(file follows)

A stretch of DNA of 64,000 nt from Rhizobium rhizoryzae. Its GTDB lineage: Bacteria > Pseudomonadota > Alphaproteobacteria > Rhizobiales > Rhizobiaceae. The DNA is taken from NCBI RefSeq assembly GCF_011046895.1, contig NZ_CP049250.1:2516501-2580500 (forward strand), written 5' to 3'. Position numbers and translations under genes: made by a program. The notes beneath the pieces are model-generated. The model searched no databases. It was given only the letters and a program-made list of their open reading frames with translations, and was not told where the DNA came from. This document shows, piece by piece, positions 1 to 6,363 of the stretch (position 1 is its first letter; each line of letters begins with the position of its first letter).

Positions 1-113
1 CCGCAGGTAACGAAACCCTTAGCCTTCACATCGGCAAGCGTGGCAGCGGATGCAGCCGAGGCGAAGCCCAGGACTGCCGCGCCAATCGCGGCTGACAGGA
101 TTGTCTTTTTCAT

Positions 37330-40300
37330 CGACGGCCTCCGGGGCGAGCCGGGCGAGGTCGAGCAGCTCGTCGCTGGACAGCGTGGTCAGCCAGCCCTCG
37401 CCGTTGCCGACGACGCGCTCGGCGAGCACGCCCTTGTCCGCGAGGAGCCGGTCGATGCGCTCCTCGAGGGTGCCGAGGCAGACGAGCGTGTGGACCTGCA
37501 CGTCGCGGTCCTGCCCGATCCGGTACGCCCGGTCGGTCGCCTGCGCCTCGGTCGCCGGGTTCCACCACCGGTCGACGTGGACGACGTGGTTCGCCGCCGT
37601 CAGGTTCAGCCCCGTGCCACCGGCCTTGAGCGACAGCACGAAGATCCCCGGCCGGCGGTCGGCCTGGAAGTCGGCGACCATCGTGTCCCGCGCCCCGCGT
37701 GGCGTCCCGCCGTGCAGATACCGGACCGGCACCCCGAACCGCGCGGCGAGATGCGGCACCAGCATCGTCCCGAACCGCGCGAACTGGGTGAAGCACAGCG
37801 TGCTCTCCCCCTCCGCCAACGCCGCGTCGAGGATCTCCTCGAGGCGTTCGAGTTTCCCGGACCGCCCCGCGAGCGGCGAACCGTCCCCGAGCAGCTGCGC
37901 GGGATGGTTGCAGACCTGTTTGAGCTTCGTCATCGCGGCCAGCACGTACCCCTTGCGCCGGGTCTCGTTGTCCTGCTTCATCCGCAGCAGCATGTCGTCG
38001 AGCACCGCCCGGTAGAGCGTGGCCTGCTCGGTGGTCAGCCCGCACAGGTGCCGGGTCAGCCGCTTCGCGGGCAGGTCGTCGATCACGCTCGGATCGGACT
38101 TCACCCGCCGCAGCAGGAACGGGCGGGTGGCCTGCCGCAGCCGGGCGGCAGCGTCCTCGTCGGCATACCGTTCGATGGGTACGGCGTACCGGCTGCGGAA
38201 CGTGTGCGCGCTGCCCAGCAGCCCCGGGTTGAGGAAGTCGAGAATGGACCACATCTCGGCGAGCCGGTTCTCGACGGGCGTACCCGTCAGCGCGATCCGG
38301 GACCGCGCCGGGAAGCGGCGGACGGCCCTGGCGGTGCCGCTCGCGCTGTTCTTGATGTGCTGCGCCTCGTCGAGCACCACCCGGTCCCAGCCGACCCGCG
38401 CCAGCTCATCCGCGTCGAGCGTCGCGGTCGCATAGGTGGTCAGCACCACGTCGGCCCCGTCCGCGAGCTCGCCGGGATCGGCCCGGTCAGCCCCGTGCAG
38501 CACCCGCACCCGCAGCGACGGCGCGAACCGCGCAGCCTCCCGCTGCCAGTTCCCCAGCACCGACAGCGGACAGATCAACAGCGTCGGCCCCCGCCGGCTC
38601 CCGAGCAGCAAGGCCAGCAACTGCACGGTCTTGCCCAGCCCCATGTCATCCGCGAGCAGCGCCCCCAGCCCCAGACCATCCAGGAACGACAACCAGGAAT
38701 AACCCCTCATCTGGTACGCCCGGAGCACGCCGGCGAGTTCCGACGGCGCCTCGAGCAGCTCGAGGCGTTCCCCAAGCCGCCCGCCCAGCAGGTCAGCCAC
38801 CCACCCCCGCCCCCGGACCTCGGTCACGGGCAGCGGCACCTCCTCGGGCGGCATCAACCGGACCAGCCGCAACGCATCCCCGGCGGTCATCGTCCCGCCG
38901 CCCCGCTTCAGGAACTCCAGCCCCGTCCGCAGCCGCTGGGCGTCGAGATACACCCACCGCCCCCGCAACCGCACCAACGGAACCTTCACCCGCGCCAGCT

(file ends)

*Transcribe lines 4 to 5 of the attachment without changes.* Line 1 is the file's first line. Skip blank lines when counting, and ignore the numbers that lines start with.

101 TTGTCTTTTTCAT

Positions 37330-40300